Former President Donald Trump reportedly admitted he didn't win the 2020 election during a video interview with a panel of Princeton historians in July 2021. The contents of the interview were recently published in The Atlantic.
In the article, Julian Zelizer, editor of The Presidency of Donald Trump: A First Historical Assessment, confirmed Trump reached out to a group of professional historians to correct the hardening consensus that his presidency was a failure.
Zelizer wrote that Trump "seemed to want the approval of historians, without any understanding of how historians gather evidence or render judgments" but following the panel, the ex-president announced that he would no longer be giving out interviews for books about his time in the White House.
Zelizer went on to note that "our conversation with the former president underscored common criticisms: that he construed the presidency as a forum to prove his dealmaking prowess; that he sought flattery and believed too much of his own spin; that he dismissed substantive criticism as misinformed, politically motivated, ethically compromised, or otherwise cynical." The former president, Zelizer writes, has a limited historical worldview and measured American politicians "primarily by how they treated him."
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During the interview, Trump attempted to influence the historical narrative by repeatedly trumpeting his administration's successes. Zelizer writes that Trump refused to acknowledge or engage when presented with criticisms about his presidency. "He did, however, admit to having sometimes retweeted people he shouldn't have, and at one point he said, "when I didn't win the election"—phrasing at odds with his false claim that the 2020 vote was stolen."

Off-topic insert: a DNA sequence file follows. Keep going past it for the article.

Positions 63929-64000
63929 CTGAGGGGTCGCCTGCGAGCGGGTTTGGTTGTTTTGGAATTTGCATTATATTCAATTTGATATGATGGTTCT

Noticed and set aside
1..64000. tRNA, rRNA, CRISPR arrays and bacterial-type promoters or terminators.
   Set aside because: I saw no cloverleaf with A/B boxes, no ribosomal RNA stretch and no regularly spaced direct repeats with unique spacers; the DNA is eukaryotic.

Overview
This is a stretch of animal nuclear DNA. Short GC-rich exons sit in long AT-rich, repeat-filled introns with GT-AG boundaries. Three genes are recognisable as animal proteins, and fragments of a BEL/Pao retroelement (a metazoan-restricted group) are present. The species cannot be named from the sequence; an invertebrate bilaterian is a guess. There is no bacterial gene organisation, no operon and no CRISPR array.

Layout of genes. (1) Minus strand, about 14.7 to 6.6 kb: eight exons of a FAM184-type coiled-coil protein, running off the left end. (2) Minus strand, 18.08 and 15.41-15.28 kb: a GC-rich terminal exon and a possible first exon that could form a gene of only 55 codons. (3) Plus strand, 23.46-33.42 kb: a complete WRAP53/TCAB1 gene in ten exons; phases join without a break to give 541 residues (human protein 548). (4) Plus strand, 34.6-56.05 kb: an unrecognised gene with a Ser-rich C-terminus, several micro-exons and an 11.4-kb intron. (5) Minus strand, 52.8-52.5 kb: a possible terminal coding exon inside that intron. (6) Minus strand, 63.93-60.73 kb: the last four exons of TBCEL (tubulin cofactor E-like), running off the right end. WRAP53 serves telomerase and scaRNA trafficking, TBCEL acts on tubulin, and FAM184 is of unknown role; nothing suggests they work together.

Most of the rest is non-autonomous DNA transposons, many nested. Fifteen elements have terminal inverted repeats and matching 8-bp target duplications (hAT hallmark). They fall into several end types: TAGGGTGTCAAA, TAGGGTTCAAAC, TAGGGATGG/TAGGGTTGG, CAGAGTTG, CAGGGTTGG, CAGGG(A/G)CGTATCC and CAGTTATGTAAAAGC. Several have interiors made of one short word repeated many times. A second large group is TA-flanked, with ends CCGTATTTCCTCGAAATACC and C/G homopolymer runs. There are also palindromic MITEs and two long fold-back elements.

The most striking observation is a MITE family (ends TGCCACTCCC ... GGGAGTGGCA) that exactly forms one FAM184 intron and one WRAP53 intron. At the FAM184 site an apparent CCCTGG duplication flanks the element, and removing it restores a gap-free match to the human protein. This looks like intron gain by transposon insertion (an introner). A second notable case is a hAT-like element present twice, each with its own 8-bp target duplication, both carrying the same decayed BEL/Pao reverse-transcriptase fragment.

During the interview, Trump said of South Korea's Moon Jae-In, China's Xi Jinping and Iran's Imran Khan, "By not winning the election, he was the happiest man – I would say, in order, China was – no, Iran was the happiest."
"He was going to pay $5bn, $5bn a year. But when I didn't win the election, he had to be the happiest – I would rate, probably, South Korea third or fourth happiest," said Mr Trump on pressuring Seoul to increase military spending.
After the interview, Trump said the whole thing was a "total waste of time."
"These writers are often bad people who write whatever comes to their mind or fits their agenda," he said. "It has nothing to do with facts or reality."